By Patrick Richter, 19 January 2002
On New Year’s Eve, while other European capitals were celebrating the introduction of the new single currency, the euro, in Italy there was only an accentuated silence. No ceremonies were held in Rome, and in contrast to his European Union (EU) colleagues, Prime Minister Silvio Berlusconi did not consider it necessary to do anything at all to honour the new currency.
Muslims, anti-globalization movements labeled enemies of the "West"
By Stefan Steinberg, 29 September 2001
In a brief visit to Berlin last Wednesday, Italian Prime Minister Silvio Berlusconi identified Islam and opponents of global capitalism as the targets of a “Western crusade” for “civilised values,” in the wake of the terror attacks in New York and Washington.
By Christopher Sverige, 22 September 2001
Since the coming to power last May of the right-wing coalition headed by billionaire Silvio Berlusconi, party leaders and business interests have been chomping at the bit to extend and deepen the attacks on the working class that have been under way throughout the last five years of “center-left” government.
By Julie Hyland, 15 August 2001
Mounting evidence of police provocations and brutality against protesters during the G-8 summit held July 20-22 in Genoa has provoked growing international condemnation.
By Peter Schwarz, 15 June 2001
Authoritarian and racist views, disrespect for the most elementary democratic rights, an ultra-free market economic policy combined with unrestrained self-interest, and a clear shift in foreign policy from Brussels to Washington—these are the defining elements of the new Italian government which was sworn into office in Rome on June 11. The government is the most right-wing to have taken power in Europe since the fall of the fascist dictators.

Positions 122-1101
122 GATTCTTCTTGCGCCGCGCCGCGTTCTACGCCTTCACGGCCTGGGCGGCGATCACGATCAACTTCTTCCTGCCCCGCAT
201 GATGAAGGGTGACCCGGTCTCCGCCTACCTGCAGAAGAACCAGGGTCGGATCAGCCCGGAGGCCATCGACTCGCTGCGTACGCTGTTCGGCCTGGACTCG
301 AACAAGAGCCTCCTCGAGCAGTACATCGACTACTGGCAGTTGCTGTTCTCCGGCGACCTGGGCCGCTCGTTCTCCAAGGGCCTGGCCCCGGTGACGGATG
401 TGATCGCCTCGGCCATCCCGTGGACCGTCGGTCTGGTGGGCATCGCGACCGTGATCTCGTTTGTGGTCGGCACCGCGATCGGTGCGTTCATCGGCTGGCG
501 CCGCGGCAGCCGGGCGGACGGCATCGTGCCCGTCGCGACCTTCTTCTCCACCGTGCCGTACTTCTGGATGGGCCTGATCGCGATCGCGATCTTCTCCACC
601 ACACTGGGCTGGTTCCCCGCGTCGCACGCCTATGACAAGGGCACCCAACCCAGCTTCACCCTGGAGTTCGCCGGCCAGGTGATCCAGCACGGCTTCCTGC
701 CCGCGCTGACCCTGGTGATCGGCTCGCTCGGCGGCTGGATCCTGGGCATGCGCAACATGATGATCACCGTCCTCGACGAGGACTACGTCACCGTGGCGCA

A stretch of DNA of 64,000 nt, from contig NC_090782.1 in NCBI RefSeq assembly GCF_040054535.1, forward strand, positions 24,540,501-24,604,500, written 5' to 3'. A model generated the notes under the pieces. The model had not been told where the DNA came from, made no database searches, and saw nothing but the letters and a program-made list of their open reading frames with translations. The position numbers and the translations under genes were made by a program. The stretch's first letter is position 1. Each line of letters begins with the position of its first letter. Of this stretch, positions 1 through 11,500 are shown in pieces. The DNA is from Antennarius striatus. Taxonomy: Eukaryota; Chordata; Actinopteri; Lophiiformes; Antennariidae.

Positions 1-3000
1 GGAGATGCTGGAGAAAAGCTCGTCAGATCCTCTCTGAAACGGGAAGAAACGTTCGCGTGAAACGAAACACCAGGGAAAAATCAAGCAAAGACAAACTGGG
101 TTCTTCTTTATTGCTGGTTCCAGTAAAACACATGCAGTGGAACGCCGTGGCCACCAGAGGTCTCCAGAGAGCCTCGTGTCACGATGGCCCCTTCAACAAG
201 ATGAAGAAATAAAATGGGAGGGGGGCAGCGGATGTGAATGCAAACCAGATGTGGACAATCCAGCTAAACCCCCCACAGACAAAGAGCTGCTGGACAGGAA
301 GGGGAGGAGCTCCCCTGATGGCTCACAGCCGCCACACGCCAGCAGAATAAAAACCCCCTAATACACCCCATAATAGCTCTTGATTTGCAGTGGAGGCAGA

By Stefan Steinberg, 19 May 2001
Final results in the Italian election make clear that House of Freedoms , the coalition of right-wing parties headed by Silvio Berlusconi, has comfortable majorities in both houses of the Italian parliament. Casa delle Liberta has won 386 seats of the 630 seats in Italy's lower house (Chamber of Deputies) and 177 seats out of 315 in the Senate.
Berlusconi wins parliamentary vote
By Ulrich Rippert, 15 May 2001
Tensely awaited parliamentary elections in Italy have ended with a victory for media boss Silvio Berlusconi and his alliance of right-wing parties assembled under the banner “House of Freedoms”. Even as the initial, still indecisive results were being reported Sunday evening, Berlusconi declared himself the winner. His election manager warned, “If they do not declare us the winners, we will take to the streets in our millions.”